I’ve kept it up (see the complete list of calls at the bottom of this post), sometimes asking other issues, such as the trade-war question included here, or the congressman’s response to the government’s kidnapping of children on the southern border.
And at times I’ve left the original presidential-powers question aside, to give the congressman adequate time to come up with an answer.
By today, I thought it was time to come back to my original question.
The short story: Mr. Faso seems unconcerned with any limits on presidential power.
(Note: This is Day 24 going by regular work days starting with June 4th as Day 1—it would have been Day 25, but there was July 4th in there. Going by calendar days, this is Day 33.)
Good morning, I’m following up on a couple of old questions of mine. Mr. Faso has made statements that he is opposed to the trade war the president has unleashed. I would like to know what action Congressman Faso is taking to actually rein that in.
I don’t specifically handle that, I will be sure to get it to the congressman’s desk. Do you have a specific suggestion?
Yes, he should work with his colleagues in Congress to craft legislation to limit the president’s ability to damage the country through pointless trade wars.
I will be sure to pass that along.
OK, I first asked that question on June 11th, three-and-a-half weeks ago. Everyone in the office there is very polite, and everyone says they’ll get my question to the congressman, but I still haven’t gotten an answer. Meanwhile, the damage is being done now. Events aren’t waiting for the congressman and his colleagues to get their act together.
I’m sorry nobody’s gotten back to you, but I will be sure to get the question to his desk.
I have another question: if the president were to kill someone who was investigating him, would Mr. Faso vote for impeachment?
I haven’t spoken to the congressman about that.
The background of course is the claim by Rudy Giuliani, speaking as the president’s lawyer, that the president is not subject to indictment, even for this specific action of killing someone investigating him. According to the president’s lawyer, the only remedy is impeachment by the House and conviction by the Senate. So my question is really whether Mr. Faso believes the president should have unchecked power.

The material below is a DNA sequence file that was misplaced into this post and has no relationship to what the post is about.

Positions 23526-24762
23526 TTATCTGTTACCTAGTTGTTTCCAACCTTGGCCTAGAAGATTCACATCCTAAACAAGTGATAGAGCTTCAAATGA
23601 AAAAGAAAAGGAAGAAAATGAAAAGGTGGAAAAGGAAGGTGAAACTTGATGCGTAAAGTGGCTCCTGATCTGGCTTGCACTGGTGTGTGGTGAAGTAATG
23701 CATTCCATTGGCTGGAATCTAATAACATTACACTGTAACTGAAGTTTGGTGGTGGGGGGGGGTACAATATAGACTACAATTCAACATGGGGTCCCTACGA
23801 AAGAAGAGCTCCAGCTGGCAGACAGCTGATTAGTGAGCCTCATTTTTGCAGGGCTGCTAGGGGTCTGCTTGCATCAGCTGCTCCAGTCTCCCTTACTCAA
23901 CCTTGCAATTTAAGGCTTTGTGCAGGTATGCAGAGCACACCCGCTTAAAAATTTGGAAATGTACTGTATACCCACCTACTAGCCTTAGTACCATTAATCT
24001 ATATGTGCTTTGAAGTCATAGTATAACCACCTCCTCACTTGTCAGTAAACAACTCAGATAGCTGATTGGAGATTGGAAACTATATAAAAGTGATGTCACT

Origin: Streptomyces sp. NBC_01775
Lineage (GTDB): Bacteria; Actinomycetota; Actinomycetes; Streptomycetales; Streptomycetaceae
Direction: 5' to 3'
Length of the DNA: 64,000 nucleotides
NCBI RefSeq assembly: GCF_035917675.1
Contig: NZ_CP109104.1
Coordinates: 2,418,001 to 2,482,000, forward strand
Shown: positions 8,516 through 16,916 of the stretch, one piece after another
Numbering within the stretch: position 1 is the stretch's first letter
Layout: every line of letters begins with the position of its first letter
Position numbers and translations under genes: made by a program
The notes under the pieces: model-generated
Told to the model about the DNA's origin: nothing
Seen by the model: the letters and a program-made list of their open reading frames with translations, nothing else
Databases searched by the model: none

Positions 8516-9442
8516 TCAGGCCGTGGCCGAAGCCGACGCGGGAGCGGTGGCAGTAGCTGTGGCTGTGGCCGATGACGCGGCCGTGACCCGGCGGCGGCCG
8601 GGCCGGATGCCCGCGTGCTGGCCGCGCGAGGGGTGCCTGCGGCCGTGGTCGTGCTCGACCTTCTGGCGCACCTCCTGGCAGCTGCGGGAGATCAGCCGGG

I first asked this question on June 4th, over a month ago. Again, everyone in the office has been unfailingly polite and has said they’ll see that Mr. Faso gets my question, and yet I haven’t heard anything back. It’s been over a moth and Mr. Faso hasn’t deigned to answer. So I take it he does in fact favor unlimited presidential power.The aide hemmed and hawed a bit, but I reiterated that I had asked the question several times, starting June 4th, and still hadn’t received an answer. I explained how the logical conclusion was that Mr. Faso did in fact favor unlimited presidential power.
It may be that Mr. Faso is simply afraid to answer. Perhaps he’s worried that some of his constituents are such fans of the president that they’ll be angry with him if he says he’d impeach, even for murder. But what it looks like is that he favors unlimited presidential power.The staffer again apologized for the failure to get back to me.
I have one last question. During his summit with Vladimir Putin later this month, the president is planning a meeting between himself and Mr. Putin at which the only other parties will be a pair of translators, one from each side. While we might like to have better relations with Russia, they are not currently an ally the way our partners in NATO or the G-7 are, so there’s good reason for the standard protocol that there be others in the room, such as the Secretary of State or some other foreign-policy aide.
Is Mr. Faso interested in why the president insists on having no other American officials in the room?
I haven’t spoken with him about that. I’ll be happy to pass along your question.
Congress has a say in foreign policy. I would urge the congressman to work with his colleagues to make use of that.I wished him a good day, and he returned the pleasantry.
If you’re in NY-19, there’s no harm in calling. The staff are very pleasant—even if their boss has rendered them thoroughly unable to answer most questions, even with a month’s practice. And I can’t help but think there’s some value in Faso being reminded that multiple people are watching him on this.
The number for Faso's DC office is (202) 225-5614.
Next call (July 16th)